Pole Position (CBS): More cars, this time from DIC Enterprises and on CBS, and with three kid heroes for the price of one! Pole Position started in tragedy as the Darrett family, a team of undercover crime-fighters touring the US as the Pole Position Stunt Show, was torn apart when the parents were killed in a car crash; with their wheelchair-bound uncle now in charge, the remaining children – Tess, Dan, and young Daisy – must continue the family work!
Very loosely based on the Atari game of the same name, and with a rocking theme tune by Shuki Levy and Haim Saban, Pole Position was a surprisingly involved show, with rogue agents, genetic scientists, and pandemics all featuring in the thirteen-episode series. This perhaps points to its production in Japan by ArtMic, who would soon move on to produce Bubblegum Crisis and others, and – weird comic relief creature Kuma aside – has a flavour of those Japanese cartoons that treat their child audience with some respect.
Still, this isn’t Akira and, once the show had finished its run, that audience simply moved on to whatever came next. The complete series was released on DVD in the UK – where the show had aired as part of Going Live! on the BBC on Saturday mornings – in 2008, but the US got a more complicated release, with just ten episodes released as part of a combo pack with COPS and Jayce and the Wheeled Warriors, and the remaining three coming as part of a ten-disc TV Toons to Go set. Regardless, you know where you can watch it if you want to scratch that “only their uncle knows” itch.
Mighty Orbots (ABC): There’s nothing telephemeric about The Transformers, and I’m sure you all remember The Challenge of the Gobots, even if it’s only because you got them for Christmas that one time when you were expecting Optimus Prime, but what about Mighty Orbots?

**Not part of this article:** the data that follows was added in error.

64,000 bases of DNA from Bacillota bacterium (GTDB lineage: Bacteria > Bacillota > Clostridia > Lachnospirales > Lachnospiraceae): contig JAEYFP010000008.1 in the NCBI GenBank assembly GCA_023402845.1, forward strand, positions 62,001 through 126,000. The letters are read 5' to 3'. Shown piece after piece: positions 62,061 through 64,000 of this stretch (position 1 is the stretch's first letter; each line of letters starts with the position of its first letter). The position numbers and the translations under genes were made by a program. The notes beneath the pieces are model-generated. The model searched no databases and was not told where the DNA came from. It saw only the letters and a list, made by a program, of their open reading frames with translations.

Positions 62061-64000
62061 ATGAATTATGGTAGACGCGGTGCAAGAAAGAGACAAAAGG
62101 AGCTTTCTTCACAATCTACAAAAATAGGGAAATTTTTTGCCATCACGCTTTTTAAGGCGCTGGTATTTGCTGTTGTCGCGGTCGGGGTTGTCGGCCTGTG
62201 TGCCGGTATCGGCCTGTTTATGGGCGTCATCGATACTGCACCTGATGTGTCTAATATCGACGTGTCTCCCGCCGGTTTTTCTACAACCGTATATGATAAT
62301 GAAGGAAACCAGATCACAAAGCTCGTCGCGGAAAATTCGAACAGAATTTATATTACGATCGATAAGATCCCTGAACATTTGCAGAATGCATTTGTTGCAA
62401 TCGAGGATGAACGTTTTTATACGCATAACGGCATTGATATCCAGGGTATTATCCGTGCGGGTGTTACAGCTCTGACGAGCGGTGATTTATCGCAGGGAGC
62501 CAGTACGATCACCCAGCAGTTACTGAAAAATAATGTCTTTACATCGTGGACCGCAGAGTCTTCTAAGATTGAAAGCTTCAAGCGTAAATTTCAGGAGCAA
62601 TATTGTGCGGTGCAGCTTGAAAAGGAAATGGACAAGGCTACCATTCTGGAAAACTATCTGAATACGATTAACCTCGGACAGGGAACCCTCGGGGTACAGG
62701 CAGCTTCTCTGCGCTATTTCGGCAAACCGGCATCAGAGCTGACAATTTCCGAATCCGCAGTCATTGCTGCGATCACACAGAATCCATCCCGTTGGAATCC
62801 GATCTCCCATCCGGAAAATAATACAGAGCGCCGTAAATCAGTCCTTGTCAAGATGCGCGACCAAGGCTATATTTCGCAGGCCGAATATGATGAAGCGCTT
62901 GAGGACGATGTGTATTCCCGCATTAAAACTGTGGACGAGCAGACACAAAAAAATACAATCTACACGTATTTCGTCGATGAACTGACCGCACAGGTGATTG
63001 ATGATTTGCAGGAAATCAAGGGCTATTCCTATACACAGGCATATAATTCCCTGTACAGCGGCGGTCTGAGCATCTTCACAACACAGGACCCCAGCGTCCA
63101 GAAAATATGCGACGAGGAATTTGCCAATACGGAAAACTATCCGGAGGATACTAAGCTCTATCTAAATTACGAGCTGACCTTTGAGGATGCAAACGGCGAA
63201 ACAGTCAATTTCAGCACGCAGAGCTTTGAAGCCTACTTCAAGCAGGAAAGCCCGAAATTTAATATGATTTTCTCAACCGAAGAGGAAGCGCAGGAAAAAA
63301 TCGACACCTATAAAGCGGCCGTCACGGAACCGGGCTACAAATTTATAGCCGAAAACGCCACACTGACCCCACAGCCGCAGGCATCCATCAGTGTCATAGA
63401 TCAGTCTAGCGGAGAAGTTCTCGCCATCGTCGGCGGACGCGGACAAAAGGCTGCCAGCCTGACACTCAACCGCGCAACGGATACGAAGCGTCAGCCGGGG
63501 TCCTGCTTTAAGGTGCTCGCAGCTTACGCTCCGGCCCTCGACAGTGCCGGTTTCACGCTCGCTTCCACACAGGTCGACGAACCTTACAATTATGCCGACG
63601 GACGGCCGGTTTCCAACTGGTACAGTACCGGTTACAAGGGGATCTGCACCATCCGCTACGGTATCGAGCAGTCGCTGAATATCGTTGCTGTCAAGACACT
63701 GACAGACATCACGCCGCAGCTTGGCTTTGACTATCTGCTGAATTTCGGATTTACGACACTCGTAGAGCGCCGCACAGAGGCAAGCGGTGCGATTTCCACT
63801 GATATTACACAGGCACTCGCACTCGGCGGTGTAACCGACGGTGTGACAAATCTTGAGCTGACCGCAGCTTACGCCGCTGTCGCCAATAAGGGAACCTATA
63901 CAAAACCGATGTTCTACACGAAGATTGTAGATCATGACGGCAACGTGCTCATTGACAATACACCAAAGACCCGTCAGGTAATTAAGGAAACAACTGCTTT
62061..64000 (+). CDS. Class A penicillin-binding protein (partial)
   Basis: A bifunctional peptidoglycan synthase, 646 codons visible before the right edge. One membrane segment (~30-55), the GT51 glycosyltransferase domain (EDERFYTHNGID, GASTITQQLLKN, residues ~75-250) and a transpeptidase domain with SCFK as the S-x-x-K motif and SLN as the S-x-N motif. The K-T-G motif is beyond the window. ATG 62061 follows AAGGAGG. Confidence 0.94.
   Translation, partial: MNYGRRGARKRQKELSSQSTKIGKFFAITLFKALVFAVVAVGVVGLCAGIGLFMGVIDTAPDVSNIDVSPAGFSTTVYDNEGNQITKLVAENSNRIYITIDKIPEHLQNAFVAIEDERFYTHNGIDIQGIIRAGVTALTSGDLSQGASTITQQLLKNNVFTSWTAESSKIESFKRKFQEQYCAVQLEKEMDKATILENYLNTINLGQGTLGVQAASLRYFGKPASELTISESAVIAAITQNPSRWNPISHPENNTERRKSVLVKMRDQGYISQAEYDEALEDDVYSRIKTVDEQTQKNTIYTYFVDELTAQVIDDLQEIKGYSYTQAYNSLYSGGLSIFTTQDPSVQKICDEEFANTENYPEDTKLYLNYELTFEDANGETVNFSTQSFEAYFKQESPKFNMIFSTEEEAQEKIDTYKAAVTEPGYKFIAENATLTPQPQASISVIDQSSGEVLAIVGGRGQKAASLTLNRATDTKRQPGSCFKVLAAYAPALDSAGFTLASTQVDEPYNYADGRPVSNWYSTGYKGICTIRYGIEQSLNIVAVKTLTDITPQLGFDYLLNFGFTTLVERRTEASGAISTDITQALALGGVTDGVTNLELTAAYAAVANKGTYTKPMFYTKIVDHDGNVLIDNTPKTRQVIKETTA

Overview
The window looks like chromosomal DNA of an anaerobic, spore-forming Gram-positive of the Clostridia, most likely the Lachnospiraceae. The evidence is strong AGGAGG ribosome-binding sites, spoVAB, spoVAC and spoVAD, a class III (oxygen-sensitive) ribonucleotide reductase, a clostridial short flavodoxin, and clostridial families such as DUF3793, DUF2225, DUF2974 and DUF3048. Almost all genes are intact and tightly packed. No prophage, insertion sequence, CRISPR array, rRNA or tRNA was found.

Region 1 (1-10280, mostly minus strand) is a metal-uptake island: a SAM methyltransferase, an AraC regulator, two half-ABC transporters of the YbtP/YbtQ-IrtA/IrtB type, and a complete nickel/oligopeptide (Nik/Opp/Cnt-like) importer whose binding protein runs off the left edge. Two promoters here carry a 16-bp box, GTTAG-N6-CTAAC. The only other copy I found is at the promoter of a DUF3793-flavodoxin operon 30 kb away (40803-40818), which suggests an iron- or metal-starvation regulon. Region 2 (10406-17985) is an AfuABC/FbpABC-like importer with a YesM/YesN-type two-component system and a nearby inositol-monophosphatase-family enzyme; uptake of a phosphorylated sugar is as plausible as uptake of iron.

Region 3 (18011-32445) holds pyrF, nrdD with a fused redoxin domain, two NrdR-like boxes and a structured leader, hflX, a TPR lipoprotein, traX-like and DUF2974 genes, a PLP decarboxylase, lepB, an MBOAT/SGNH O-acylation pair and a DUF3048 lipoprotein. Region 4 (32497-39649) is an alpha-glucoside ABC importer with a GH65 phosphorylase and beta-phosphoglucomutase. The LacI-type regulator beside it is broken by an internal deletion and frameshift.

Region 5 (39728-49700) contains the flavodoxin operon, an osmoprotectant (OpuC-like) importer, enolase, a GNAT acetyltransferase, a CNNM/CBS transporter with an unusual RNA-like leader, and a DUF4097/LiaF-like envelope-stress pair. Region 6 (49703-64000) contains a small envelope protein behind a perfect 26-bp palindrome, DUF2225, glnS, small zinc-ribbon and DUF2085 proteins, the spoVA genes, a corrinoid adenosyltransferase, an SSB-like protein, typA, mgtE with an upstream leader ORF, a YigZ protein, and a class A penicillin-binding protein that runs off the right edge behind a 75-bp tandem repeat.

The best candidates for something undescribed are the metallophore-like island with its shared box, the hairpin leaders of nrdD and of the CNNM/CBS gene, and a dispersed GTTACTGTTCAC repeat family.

Yes, there was a third giant robot show hitting Saturday morning screens in 1984, the story of six robots created by the Galactic Patrol to fight the alien menace of Lord Umbra and his SHADOW organisation. Created by Barry Glasser, who worked for Japanese animation studio Tokyo Movie Shinsa as a US representative, Mighty Orbots was produced in Japan under the direction of Osamu Dezaki, the co-founder of the Madhouse studio in Tokyo, a man with some serious anime chops.
Unusually for US kids’ cartoons (but more common in Japan), Mighty Orbots had a finite end, its thirteenth episode definitively destroying the SHADOW homeworld, but any chance of a successor show was put paid to by a lawsuit from Tonka who claimed the Orbots were causing confusion with their Gobots franchise, despite there being no Orbots toys available in stores.
There’s one way the two can’t be confused, however; in terms of show quality, history has been kinder to Mighty Orbots than Challenge of the Gobots, and it remains one of Saturday morning TV’s hidden gems. A DVD is available through the Warner Archive, an admirable project which looks to ensure that even the most obscure TV show of your youth is available to relive today.
Kidd Video (NBC): It’s 1984 and MTV is massive, bleeding into every facet of American life and earning the ire of Tipper Gore and the Parents Music Resource Center. Even cereal-munching kids weren’t safe from the pervasive threat of rock and roll, and Kidd Video highlighted the dangers to wary parents. Well, parents of kids who found themselves sucked into an animated world ruled over by The Master Blaster at any rate…